Discovery of in vivo chemical probes for treating Alzheimer's disease: dual phosphodiesterase 5 (PDE5) and class I histone deacetylase selective inhibitors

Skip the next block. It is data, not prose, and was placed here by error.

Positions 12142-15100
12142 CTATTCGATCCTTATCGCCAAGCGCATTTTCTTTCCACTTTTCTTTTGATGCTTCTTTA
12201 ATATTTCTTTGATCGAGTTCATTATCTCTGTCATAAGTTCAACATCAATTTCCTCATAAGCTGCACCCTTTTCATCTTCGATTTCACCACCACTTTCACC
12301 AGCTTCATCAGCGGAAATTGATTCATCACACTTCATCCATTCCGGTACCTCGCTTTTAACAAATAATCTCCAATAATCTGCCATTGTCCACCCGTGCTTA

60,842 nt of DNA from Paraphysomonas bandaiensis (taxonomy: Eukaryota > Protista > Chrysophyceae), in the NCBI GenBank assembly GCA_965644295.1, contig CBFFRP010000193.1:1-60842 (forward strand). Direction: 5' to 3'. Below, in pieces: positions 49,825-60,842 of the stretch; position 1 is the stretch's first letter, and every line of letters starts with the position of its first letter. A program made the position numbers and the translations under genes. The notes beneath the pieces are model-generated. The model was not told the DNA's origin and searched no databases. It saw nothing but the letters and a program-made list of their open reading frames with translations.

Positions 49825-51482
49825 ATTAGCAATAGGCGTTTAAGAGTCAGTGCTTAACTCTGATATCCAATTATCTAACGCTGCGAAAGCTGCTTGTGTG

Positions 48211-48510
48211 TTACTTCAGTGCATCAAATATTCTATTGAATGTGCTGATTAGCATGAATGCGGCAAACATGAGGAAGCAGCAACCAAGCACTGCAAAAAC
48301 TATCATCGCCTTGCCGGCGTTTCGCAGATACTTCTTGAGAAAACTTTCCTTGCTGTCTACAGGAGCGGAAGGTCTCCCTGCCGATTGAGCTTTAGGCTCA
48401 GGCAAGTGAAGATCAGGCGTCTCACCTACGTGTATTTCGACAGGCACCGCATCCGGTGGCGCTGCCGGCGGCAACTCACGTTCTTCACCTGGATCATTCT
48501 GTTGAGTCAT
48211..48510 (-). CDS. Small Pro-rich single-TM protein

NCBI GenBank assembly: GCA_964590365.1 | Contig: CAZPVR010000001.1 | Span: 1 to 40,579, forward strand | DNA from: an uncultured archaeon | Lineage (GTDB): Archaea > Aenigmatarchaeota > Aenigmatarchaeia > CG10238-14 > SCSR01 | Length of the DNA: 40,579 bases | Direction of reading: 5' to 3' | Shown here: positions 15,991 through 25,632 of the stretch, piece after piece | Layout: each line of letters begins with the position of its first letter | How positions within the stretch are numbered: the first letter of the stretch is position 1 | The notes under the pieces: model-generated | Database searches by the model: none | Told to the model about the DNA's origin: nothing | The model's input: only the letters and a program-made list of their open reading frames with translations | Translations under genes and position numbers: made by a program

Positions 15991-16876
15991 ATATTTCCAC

In order to determine the contributions of histone deacetylase (HDAC) isoforms to the beneficial effects of dual phosphodiesterase 5 (PDES) and pan-HDAC inhibitors on in vivo models of Alzheimer's disease (AD), we have designed, synthesized, and tested novel chemical probes with the desired target compound profile of PDES and class I HDAC selective inhibitors. Compared to previous hydroxamate-based series, these molecules exhibit longer residence times on HDACs. In this scenario, shorter or longer preincubation times may have a significant impact on the IC50 values of these compounds and therefore on their corresponding selectivity profiles on the different HDAC isoforms. On the other hand, different chemical series have been explored and, as expected, some pairwise comparisons show a clear impact of the scaffold on biological responses (e.g., 35a vs 40a). The lead identification process led to compound 29a, which shows an adequate ADME-Tox profile and in vivo target engagement (histone acetylation and cAMP/cGMP response element-binding (CREB) phosphorylation) in the central nervous system (CNS), suggesting that this compound represents an optimized chemical probe; thus, 29a has been assayed in a mouse model of AD (Tg2576).